Hungary’s ample military spending could be rewarded with NATO’s defense innovation program

Hungary has a growing military-industrial base

editor: REMIX NEWS
author: Dénes Albert

Hungary has a good chance of hosting several elements of NATO’s defense innovation program, known as DIANA, said Minister of Information and Technology László Palkovics during an interview with economics news portal Világgazdaság.

Palkovics said that DIANA (Defense Innovation Accelerator for the North Atlantic) is made up of three components: the diplomatic headquarters responsible for conducting it, the accelerator tasked to help advance the various concepts, and the environment for testing each technology, which would be located in a NATO member state.

Hunagrian minister for information and technology László Palkovics. (Simon Móricz-Sabján/Világgazdaság)

He added that although many countries have applied, it is indicative that David van Weel, NATO Deputy Secretary General for Innovation, will be among the first to visit Hungary for a two-day field trip.

Asked what the practical significance of the DIANA program will be for Hungary, Palkovics said that in terms of headquarters, it will be a diplomatic success, and having the accelerator and test activities based in Hungary will have specific scientific and economic benefits. The program will also launch a process that involves NATO companies from the member states coming to Budapest or Zalaegerszeg, the western Hungarian town where several of Hungary’s defense industry projects are based.

Domestic players have excellent opportunities in the international arena, as out of the eight areas preferred by NATO, they deal with data-driven technology, artificial intelligence, autonomous devices, and super-computing at a very high level in Hungary, the minister explained.

Hungary’s participation in the DIANA defense innovation program would be a clear recognition, as well as a deepening of the Western federal system.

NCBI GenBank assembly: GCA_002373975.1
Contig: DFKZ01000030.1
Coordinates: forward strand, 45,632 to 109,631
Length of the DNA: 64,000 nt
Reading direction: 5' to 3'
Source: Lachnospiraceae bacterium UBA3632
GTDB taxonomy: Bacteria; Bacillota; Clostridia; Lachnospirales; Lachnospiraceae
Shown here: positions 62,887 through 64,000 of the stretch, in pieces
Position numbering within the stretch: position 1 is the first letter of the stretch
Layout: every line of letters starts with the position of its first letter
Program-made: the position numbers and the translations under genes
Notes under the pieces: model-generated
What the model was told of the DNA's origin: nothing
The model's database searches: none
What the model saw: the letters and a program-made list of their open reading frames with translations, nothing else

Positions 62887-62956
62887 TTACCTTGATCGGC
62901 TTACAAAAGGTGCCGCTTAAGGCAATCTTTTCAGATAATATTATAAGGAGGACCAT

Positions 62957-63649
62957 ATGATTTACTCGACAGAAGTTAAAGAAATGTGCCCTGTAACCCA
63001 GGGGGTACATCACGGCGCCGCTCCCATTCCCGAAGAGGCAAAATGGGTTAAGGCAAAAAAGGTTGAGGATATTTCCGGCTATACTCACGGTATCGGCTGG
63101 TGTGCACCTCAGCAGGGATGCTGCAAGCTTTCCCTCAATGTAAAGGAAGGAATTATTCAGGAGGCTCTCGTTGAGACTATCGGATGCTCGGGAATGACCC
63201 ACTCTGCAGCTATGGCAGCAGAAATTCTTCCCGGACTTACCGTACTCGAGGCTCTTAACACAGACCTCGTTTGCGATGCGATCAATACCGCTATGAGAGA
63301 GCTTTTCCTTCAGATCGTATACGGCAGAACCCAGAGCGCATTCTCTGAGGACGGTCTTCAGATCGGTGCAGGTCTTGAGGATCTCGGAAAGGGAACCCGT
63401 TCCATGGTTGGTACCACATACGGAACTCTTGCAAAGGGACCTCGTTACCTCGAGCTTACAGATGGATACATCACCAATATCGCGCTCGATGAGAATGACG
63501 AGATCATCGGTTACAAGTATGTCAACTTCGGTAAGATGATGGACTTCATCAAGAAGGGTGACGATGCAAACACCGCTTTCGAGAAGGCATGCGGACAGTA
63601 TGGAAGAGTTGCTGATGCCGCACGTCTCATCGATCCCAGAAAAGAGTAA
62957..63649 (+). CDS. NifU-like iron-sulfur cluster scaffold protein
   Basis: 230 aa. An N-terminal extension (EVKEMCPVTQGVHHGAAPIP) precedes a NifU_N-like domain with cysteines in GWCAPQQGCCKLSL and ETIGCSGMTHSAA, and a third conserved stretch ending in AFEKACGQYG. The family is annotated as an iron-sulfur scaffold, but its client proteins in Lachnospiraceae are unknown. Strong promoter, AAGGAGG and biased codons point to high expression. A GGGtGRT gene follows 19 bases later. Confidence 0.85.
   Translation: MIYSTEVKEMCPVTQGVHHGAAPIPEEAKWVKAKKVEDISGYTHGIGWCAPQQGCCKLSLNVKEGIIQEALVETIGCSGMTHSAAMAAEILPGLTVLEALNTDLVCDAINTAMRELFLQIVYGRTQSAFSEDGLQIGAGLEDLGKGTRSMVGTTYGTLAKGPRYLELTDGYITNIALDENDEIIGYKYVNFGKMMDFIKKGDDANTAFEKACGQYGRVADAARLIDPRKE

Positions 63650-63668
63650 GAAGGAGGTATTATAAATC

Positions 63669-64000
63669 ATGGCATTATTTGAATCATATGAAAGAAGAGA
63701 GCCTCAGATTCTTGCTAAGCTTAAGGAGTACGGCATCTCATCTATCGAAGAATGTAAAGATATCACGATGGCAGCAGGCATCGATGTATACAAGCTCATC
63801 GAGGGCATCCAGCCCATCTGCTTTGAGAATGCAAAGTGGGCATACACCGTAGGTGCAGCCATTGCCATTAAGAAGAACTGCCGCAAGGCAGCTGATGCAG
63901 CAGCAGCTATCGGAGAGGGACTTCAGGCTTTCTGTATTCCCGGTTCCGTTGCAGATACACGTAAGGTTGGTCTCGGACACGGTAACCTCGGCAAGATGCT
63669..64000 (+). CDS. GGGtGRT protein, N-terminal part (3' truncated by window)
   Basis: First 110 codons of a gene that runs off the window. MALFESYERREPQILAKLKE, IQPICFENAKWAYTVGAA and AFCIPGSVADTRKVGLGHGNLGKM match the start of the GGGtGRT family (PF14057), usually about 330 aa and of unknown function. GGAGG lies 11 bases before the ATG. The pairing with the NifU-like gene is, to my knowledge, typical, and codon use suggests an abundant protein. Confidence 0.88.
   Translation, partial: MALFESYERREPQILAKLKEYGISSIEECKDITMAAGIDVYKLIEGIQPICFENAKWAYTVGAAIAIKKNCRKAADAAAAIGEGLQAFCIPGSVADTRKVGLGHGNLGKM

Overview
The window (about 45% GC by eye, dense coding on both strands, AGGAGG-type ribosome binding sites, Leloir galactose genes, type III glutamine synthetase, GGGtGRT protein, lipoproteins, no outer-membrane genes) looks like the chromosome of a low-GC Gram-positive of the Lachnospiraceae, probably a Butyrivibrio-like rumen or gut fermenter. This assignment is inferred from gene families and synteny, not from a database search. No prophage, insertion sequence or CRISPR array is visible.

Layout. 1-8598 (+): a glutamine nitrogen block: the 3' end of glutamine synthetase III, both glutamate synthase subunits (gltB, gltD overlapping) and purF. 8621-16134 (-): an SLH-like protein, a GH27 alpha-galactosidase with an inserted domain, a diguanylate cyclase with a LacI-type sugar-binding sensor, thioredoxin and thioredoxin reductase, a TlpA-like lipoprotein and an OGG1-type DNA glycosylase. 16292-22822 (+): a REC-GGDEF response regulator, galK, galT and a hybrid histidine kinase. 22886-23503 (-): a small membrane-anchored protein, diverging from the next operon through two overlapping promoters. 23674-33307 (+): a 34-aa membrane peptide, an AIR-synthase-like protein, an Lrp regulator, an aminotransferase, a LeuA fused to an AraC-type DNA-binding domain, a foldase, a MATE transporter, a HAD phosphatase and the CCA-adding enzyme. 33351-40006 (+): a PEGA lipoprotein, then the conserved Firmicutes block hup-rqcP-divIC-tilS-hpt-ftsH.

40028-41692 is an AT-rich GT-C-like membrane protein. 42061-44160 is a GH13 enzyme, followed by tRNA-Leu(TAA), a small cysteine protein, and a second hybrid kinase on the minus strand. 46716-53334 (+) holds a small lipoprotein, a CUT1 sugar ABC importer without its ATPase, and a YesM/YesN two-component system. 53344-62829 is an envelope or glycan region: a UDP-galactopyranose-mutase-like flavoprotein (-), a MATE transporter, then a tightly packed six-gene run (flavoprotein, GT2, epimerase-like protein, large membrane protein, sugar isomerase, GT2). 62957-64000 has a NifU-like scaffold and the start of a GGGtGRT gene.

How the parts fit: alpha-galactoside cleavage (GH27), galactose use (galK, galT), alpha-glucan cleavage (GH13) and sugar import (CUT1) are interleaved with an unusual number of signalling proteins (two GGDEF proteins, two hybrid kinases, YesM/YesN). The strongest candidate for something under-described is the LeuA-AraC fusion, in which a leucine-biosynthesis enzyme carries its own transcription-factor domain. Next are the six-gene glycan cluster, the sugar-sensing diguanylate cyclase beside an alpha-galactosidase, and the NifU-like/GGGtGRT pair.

“Hungary is taken seriously, for example, because it not only fulfills the agreed 2 percent of GDP in the military industry, but also wants to contribute to NATO’s affairs,” the minister said.

Palkovics emphasized that the Hungarian defense industry may reach an annual output of 500 billion forints (€1.38 billion) by 2030, moreover, this amount can be doubled by the end of the decade in terms of the annual turnover of companies in the sector and reach around 1,000 billion forints.

The aim of the reconstruction of the Hungarian military industry is to strengthen Hungary’s security, sovereignty and European defense capabilities. In addition, the revival of the military industry will contribute to the country’s economic, industrial and technical development, innovation and job creation, he said.

Palkovics said that the cost of existing military investments could be around 400 to 500 billion forints. He pointed to a number of examples of upcoming projects that show promise from a defense perspective, including the construction of the ammunition plant in Várpalota that will soon start, and a planned explosives factory in the same location. The factory building in Zalaegerszeg is complete, and technology development will start in March, and the production of the German-made infantry combat vehicle known as the Lynx will start early next year. In Kaposvár, the production of Nurol Makina’s combat vehicles is also set to begin production.

“It will be clear by 2030 that we have successfully made a good decision by reviving the defense industry,” the minister told the World Economy.

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